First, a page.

Wage theft is the term used to describe the common workplace practice of not paying workers all the wages they earn. The U.S. Department of Labor (DOL) has found these violations in more than half of the businesses they have investigated in entire industries such as construction, garment assembly, poultry processing, and retail. Among workers in low-wage industries in New York, Chicago, and Los Angeles, during a single week, over two-thirds were victims of wage theft. Nationwide, millions of workers each week, particularly those in low-wage jobs, suffer the theft of their wages by unscrupulous employers.
Wage theft refers to a number of a number of activities done by employers that, illegally, deprive workers of wages earned. These activities include:
- violations of minimum wage laws;
- non-payment of time-and-a-half overtime pay;
- workers being forced to work off the clock;
- workers not receiving their final paychecks when they end a job;
- workers having their tips stolen by management;
- workers mis-classifed as independent contractors instead of employees to enable employers to avoid paying minimum wages, overtime, and the employer share of payroll taxes, workers compensation insurance, and benefits; and
- in some egregious cases, workers are not paid at all, even after putting in hundreds or even thousands of hours of work.
Wage theft is a far bigger problem than bank robberies, convenience store robberies, street and highway robberies, and gas station robberies combined. In 2012, the Department of Labor recovered $280 million in back pay for 308,000 workers, money that had been stolen by wage theft. That amount – a small fraction of the total wage theft nationwide – far exceeded the total lost to criminals in street and highway, bank, gas station and convenience store robberies in 2012. The U.S. Department of Labor is the one agency that brings substantial resources to the effort to prevent and remedy wage theft, but its total staff of wage and hour investigators, about 1100 in all, is responsible for securing compliance from more than seven million employers. This means enforcement is completely inadequate. More.
What Can Be Done
1. Diligent law enforcement by the U.S. Department of Labor (DOL) and state Departments of Labor is needed to increase enforcement.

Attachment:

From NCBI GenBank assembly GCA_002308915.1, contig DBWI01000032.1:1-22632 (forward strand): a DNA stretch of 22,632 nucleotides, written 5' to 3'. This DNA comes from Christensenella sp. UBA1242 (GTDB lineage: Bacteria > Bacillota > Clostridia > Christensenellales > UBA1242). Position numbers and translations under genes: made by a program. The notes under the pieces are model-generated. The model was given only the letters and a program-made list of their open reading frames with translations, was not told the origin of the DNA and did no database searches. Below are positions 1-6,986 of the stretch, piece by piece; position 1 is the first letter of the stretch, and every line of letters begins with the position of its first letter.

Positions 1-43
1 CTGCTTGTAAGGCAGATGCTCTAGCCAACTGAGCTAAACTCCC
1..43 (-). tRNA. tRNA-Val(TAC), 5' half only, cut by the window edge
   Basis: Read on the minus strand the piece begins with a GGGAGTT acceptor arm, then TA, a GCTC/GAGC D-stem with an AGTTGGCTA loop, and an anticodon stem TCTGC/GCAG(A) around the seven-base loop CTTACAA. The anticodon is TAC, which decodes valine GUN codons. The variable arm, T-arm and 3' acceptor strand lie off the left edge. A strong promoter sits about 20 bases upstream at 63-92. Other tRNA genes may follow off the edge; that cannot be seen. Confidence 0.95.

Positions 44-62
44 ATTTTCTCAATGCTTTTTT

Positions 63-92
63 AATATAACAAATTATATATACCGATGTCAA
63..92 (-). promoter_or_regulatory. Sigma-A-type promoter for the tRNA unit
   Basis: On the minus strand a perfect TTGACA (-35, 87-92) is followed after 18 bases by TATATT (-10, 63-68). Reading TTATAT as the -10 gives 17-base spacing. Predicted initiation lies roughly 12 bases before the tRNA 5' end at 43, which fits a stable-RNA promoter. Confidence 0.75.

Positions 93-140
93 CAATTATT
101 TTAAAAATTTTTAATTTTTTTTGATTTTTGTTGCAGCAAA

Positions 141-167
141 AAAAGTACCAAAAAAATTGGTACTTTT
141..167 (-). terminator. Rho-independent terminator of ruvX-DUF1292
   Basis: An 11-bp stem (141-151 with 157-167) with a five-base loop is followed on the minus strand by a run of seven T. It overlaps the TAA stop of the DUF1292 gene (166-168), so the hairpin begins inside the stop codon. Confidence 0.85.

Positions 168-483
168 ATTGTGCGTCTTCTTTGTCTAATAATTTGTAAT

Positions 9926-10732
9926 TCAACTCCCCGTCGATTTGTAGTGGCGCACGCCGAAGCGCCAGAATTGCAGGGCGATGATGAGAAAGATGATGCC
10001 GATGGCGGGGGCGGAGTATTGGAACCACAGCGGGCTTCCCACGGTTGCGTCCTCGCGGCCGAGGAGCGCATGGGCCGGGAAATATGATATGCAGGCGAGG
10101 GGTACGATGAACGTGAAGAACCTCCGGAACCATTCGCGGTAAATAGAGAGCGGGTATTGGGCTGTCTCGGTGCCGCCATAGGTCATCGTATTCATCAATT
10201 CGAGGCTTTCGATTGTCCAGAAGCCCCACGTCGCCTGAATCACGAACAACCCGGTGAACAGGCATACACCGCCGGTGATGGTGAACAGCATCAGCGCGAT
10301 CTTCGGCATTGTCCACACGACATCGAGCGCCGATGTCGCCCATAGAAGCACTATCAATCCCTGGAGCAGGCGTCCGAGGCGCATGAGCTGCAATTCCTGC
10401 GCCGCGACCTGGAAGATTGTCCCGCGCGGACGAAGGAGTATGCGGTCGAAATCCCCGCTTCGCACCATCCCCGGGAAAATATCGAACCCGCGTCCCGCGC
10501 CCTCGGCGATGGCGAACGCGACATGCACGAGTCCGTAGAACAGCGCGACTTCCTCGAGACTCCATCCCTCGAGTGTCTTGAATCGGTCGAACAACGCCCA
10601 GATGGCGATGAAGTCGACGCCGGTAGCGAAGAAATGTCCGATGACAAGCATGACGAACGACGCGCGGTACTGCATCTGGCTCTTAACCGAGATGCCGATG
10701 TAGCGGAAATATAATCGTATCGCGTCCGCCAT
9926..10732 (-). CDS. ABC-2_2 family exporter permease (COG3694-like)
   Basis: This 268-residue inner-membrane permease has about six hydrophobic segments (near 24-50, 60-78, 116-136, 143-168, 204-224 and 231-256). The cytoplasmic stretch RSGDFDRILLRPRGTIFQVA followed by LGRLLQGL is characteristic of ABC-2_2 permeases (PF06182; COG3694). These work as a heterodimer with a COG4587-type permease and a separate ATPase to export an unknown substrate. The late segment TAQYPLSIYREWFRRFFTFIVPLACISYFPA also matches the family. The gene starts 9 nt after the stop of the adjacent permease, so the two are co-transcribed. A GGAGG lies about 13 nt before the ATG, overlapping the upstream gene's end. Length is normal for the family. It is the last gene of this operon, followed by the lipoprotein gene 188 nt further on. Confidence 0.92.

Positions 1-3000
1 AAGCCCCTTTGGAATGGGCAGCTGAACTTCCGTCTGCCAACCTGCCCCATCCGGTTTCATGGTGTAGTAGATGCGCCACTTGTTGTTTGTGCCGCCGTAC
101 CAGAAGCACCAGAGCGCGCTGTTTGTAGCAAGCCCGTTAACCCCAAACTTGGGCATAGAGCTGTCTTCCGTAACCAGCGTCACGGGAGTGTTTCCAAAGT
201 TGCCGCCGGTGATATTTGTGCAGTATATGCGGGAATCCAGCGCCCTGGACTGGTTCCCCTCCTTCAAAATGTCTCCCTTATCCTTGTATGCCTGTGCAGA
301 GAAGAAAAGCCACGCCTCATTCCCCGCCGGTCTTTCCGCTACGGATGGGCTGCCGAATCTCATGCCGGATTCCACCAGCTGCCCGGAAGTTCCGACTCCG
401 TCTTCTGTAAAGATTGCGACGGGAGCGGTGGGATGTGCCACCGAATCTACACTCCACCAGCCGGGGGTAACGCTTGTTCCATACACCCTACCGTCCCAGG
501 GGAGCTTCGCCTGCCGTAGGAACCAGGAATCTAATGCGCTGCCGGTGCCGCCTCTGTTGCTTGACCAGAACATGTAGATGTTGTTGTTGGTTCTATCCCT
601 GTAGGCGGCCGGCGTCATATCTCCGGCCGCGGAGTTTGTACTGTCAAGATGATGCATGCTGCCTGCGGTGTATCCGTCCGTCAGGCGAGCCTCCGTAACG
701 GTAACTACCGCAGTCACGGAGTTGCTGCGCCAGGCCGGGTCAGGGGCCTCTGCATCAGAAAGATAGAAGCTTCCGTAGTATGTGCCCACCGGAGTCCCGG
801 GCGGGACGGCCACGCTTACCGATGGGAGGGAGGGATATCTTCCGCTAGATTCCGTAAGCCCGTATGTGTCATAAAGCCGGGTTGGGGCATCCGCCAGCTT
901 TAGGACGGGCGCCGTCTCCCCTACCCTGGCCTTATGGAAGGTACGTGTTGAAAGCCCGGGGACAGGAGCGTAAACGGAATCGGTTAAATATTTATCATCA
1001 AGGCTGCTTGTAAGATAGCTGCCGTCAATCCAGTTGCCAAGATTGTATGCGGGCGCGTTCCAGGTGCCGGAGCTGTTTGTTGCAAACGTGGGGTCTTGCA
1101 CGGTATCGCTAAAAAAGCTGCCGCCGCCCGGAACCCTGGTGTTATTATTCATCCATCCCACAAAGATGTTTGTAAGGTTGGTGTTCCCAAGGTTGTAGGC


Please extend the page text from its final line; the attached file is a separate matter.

2. National legislation is needed to strengthen protection of workers and enhance enforcement.
3. State and local legislation is needed to prohibit wage theft and strengthen protections against payroll fraud.
4. National legislation is needed to strengthen the universally-recognized right of workers to form or join a union; unions in the workplace are one of the best deterrents against wage theft.
5. Strengthen community worker centers (over 200 have formed in the past decade) to help workers build their own power to recover wages and organize improvements in the workplace.
Get Involved to Stop Wage Theft
1. Educate yourself and your congregation using the resources below and others.
2. Volunteer with a worker center or religion-labor organization near you.
• Find a Worker Justice Group near you
• Find an Interfaith Worker Justice affiliated group
• Find a Jobs with Justice group
3. Support national, state, and local legislation to strengthen enforcement and penalties for wage theft.
4. Work to end wage theft in your community. See Winning Wage Justice: An Advocate’s Guide to State and City Policies to Fight Wage Theft [1.11 MB] from the National Employment Law Project.
• Interfaith Worker Justice webpage on wage theft and IWJ's Introduction to Wage Theft
• Read and discuss Wage Theft in America: Why Millions of Working Americans Are Not Getting Paid And What We Can Do About It by Kim Bobo.
• See Stopping wage theft, an interview with Kim Bobo, author of Wage Theft in America: Why Millions of Working Americans Are Not Getting Paid And What We Can Do About It and executive director of Interfaith Worker Justice.
• Read Broken Laws, Unprotected Workers: Violations of Employment and Labor Laws in America's Cities [1.1MB] by Annette Bernhardt and others. Researchers interviewed a representative sample of over 4,300 workers in low-wage industries in Chicago, Los Angeles, and New York City. More than two-thirds (68%) experienced wage theft during the previous work week, for example, 26% of workers were paid less than the legally required minimum wage and of the one-quarter of all the workers who worked overtime, 76% were not paid the legally-required overtime pay rate.
• As Common as Dirt by Tracie McMillan in American Prospect, Sep/Oct 2012. In the fields of California, wage theft is how agribusiness is done.